Commins SP, Satinover SM, Hosen J, et al. Delayed anaphylaxis, angioedema, or urticaria after consumption of red meat in patients with IgE antibodies specific for galactose-alpha-1,3-galactose. J Allergy Clin Immunol. 2009;123:426–33.PubMedCrossRefGoogle Scholar
• Commins SP, Kelly LA, Rönmark E, et al. Galactose-α-1,3-galactose-specific IgE is associated with anaphylaxis but not asthma. Am J Respir Crit Care Med. 2012;185:723–30. Data are presented that show the specific IgE Ab response can contribute to total serum IgE and preliminary evidence that the alpha-gal epitope is not airborne in homes with or without cats or dogs, under conditions where large quantities of Fel d 1 and Can f 1 can be detected. The authors concluded that the association between IgE Ab and asthma relates to IgE Ab for protein allergens that are inhaled.PubMedCrossRefGoogle Scholar
Van Nunen SA, O'Connor KS, Clarke LR, Boyle RX, Fernando SL. An association between tick bite reactions and red meat allergy in humans. Med J Aust. 2009;190:510–1.PubMedGoogle Scholar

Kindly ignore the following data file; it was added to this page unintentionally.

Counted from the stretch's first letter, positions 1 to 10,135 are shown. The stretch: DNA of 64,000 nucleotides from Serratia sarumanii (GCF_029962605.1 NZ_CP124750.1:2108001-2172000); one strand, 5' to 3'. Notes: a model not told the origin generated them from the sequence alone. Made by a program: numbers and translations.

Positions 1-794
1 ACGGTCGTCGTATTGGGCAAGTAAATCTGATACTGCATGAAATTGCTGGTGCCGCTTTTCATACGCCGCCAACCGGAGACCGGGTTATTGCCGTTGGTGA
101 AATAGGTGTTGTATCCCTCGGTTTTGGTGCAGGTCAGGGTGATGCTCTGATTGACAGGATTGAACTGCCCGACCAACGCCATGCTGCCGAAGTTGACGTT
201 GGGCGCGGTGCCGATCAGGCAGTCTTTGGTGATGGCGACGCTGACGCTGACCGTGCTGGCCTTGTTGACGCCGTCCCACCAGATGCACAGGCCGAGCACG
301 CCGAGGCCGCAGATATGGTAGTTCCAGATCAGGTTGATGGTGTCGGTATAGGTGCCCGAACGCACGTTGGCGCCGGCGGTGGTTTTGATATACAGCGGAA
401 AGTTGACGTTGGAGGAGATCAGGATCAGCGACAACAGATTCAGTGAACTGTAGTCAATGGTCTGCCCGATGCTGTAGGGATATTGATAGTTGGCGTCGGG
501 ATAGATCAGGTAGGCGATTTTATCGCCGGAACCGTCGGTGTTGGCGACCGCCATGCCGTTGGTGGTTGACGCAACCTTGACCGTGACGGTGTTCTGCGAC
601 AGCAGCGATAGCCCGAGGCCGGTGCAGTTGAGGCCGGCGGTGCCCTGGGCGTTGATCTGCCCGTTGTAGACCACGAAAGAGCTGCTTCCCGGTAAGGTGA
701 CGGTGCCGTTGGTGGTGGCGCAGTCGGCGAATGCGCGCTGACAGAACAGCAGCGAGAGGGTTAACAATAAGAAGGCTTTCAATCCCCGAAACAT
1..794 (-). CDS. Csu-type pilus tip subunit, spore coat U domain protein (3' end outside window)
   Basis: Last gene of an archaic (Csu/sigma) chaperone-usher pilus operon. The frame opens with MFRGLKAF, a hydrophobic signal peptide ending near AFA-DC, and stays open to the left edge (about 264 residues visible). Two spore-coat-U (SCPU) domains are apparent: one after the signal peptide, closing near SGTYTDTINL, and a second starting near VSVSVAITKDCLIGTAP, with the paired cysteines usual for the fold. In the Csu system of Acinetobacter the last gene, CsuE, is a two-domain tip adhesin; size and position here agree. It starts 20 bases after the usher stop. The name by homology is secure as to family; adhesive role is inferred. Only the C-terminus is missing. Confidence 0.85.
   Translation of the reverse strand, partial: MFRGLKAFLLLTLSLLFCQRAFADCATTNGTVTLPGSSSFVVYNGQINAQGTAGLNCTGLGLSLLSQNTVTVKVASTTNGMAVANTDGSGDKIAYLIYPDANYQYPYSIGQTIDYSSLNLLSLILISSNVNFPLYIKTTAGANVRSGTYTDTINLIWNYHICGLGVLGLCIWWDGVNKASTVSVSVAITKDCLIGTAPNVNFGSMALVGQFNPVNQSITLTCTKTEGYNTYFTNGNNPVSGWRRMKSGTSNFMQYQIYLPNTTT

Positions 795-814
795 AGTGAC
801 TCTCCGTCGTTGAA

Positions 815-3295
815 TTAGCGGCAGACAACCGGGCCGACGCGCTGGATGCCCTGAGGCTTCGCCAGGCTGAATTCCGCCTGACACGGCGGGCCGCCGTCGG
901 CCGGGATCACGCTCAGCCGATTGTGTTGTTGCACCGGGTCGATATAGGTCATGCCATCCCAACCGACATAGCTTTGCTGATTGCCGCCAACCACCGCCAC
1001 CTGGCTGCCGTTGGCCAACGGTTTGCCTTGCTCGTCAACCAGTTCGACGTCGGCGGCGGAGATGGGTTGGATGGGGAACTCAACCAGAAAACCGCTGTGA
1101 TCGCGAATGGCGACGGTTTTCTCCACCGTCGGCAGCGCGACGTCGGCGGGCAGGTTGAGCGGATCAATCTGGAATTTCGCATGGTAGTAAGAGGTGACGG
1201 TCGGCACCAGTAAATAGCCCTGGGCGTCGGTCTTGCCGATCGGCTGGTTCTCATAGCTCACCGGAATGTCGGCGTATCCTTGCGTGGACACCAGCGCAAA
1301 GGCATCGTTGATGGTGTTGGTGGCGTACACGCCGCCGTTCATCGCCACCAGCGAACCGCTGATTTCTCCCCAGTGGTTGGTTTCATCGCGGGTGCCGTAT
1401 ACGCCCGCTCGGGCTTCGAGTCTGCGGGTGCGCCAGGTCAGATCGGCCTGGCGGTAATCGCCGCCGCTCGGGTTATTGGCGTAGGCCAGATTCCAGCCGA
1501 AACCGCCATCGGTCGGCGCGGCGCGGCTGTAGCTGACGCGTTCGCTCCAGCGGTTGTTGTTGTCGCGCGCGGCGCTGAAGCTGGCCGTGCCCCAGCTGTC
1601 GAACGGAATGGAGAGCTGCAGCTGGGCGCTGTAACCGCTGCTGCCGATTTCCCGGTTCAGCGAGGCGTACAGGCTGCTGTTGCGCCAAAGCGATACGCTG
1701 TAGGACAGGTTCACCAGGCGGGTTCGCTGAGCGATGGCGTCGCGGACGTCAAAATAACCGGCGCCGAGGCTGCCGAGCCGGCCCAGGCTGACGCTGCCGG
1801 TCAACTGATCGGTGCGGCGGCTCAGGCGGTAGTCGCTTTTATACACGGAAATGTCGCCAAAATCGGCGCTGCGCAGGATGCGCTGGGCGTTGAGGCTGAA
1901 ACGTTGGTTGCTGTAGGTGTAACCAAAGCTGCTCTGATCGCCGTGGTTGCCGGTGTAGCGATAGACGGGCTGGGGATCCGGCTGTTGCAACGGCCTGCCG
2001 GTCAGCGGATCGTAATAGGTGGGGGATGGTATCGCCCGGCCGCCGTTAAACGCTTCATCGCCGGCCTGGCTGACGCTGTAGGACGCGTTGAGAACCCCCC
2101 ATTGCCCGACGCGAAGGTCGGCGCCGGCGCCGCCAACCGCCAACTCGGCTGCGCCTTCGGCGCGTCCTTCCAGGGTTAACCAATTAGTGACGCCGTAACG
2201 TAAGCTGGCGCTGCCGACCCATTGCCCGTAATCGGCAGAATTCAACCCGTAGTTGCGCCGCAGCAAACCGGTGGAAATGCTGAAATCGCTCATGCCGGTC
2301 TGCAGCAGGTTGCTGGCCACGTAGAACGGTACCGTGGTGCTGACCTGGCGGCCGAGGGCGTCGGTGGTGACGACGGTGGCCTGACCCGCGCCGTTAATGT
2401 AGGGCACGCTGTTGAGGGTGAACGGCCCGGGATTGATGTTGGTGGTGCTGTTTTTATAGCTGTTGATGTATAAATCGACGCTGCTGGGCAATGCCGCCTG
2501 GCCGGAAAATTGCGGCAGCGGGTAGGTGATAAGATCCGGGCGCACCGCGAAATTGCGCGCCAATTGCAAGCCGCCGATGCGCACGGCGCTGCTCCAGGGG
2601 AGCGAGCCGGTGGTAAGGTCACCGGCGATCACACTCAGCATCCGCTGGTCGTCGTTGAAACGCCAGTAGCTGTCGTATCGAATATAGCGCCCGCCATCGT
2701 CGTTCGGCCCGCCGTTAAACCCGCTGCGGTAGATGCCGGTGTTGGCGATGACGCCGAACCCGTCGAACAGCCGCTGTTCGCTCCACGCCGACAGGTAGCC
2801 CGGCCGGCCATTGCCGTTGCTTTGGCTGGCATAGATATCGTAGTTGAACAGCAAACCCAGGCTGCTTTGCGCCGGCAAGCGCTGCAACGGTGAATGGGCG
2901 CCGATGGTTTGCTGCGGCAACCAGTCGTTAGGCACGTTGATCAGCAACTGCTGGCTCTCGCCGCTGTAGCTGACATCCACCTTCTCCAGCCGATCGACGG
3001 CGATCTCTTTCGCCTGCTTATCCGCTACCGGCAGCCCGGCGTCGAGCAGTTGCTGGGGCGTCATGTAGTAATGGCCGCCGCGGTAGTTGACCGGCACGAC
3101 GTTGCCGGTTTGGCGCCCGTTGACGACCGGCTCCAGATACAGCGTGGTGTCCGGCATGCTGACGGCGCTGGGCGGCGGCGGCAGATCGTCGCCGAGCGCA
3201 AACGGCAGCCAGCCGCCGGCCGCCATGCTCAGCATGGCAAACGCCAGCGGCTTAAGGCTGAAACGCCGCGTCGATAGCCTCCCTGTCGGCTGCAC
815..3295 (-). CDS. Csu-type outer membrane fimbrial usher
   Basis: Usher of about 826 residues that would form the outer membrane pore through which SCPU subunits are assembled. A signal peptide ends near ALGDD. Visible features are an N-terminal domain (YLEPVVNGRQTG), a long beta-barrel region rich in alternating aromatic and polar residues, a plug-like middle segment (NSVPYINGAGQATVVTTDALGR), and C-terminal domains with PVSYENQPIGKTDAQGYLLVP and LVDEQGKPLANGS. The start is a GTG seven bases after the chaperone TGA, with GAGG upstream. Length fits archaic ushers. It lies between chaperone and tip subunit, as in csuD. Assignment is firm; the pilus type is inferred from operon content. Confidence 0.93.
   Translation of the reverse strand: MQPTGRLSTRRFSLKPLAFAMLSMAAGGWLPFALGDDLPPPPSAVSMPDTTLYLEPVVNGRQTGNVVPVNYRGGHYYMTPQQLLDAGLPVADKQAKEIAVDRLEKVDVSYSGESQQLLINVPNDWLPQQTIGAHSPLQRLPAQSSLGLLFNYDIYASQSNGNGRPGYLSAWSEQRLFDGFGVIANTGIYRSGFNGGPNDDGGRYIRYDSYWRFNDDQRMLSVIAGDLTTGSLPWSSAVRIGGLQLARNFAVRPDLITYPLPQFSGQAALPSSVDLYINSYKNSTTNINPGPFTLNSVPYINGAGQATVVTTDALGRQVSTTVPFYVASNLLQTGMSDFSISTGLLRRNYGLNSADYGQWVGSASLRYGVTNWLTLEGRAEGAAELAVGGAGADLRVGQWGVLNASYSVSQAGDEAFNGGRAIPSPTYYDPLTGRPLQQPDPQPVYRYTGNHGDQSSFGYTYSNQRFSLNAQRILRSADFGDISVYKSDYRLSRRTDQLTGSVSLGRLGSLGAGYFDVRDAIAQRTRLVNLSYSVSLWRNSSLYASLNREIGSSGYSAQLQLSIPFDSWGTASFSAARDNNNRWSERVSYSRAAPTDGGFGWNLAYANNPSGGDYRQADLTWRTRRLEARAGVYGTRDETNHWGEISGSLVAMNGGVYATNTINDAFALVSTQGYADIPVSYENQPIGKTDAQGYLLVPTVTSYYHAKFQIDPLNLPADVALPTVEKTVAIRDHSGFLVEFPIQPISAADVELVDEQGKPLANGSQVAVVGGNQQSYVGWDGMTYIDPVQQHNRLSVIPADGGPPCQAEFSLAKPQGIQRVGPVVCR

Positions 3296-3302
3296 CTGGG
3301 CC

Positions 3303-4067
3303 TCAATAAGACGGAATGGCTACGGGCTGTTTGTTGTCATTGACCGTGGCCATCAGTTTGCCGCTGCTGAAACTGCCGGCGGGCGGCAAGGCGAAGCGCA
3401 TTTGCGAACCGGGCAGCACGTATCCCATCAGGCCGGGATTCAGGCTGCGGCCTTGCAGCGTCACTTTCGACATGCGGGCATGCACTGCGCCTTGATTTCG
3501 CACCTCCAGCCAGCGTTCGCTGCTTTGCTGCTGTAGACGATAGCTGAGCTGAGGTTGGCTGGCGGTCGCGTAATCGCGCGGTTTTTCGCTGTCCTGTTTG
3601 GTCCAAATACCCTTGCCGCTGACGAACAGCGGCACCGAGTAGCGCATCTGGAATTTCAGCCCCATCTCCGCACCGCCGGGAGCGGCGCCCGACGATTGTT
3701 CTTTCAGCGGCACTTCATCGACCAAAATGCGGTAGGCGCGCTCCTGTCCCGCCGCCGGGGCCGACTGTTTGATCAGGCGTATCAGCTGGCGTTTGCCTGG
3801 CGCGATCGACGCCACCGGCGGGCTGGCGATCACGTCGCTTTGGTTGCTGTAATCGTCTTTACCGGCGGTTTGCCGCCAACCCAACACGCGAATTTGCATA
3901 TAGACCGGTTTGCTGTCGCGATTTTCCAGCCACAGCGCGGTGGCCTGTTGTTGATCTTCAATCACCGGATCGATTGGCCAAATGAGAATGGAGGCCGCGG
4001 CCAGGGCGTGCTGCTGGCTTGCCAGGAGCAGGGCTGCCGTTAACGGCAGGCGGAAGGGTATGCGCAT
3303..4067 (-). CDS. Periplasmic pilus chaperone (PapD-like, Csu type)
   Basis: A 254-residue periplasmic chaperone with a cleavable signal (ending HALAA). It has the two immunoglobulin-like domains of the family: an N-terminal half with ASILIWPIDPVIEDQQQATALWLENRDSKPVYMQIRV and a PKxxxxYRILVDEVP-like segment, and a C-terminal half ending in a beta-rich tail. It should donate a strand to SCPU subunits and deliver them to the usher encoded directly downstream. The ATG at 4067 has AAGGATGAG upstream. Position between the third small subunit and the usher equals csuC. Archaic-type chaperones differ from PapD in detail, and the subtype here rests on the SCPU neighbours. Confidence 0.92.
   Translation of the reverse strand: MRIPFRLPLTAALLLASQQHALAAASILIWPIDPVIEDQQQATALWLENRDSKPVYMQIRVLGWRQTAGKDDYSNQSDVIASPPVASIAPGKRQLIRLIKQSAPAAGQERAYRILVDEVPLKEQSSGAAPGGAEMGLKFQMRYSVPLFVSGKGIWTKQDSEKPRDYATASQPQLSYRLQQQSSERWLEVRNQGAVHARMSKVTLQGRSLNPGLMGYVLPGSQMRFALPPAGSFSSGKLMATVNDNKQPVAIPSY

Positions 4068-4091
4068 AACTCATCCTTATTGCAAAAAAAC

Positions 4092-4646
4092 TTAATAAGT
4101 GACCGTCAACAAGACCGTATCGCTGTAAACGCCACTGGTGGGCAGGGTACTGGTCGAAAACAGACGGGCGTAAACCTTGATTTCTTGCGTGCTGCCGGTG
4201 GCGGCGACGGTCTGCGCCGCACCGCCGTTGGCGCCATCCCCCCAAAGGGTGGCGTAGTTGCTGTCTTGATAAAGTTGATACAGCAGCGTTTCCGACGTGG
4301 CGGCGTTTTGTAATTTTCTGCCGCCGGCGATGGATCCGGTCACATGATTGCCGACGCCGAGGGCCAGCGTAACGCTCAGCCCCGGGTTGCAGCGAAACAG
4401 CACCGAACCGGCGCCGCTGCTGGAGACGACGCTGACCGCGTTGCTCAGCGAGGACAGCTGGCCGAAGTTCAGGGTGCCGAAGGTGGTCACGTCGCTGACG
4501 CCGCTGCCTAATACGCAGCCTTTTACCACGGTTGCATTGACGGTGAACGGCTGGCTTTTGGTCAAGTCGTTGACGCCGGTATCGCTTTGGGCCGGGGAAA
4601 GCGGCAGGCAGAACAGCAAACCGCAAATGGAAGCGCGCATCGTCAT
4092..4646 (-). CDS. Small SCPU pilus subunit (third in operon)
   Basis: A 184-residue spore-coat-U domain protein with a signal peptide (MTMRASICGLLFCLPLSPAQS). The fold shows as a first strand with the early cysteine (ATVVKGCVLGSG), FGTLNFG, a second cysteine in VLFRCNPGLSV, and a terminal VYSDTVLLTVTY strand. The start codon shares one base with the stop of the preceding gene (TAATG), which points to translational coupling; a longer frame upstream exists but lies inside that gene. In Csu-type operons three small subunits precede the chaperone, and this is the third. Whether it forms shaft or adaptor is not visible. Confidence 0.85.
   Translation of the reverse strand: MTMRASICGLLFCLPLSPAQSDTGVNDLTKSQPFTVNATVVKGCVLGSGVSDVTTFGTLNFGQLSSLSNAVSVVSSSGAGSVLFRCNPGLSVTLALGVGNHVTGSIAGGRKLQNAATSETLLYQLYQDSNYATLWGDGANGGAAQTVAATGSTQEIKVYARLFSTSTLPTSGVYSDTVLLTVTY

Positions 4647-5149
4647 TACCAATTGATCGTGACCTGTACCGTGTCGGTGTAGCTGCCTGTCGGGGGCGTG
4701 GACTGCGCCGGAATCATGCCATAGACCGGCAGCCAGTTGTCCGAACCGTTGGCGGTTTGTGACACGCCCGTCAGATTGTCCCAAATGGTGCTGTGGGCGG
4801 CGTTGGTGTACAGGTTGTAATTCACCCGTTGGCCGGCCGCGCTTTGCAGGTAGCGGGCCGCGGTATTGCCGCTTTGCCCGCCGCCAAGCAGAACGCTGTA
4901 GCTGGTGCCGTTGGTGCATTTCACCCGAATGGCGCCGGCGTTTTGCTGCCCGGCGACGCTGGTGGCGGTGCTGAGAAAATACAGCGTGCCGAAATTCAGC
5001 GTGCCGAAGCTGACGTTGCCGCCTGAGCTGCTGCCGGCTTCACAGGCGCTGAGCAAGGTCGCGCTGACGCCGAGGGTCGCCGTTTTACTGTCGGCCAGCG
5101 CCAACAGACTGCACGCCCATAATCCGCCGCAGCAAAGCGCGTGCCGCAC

Jacquenet S, Moneret-Vautrin DA, Bihain BE. Mammalian meat-induced anaphylaxis: clinical relevance of anti-galactose-alpha-1,3-galactose IgE confirmed by means of skin tests to cetuximab. J Allergy Clin Immunol. 2009;124:603–5.PubMedCrossRefGoogle Scholar
O'Neil BH, Allen R, Spigel DR, et al. High incidence of cetuximab-related infusion reactions in Tennessee and North Carolina and the association with atopic history. J Clin Oncol. 2007;25:3644–8.PubMedCrossRefGoogle Scholar
Chung CH, Mirakhur B, Chan E, et al. Cetuximab-induced anaphylaxis and IgE specific for galactose-alpha-1,3-galactose. N Engl J Med. 2008;358:1109–17.PubMedCrossRefGoogle Scholar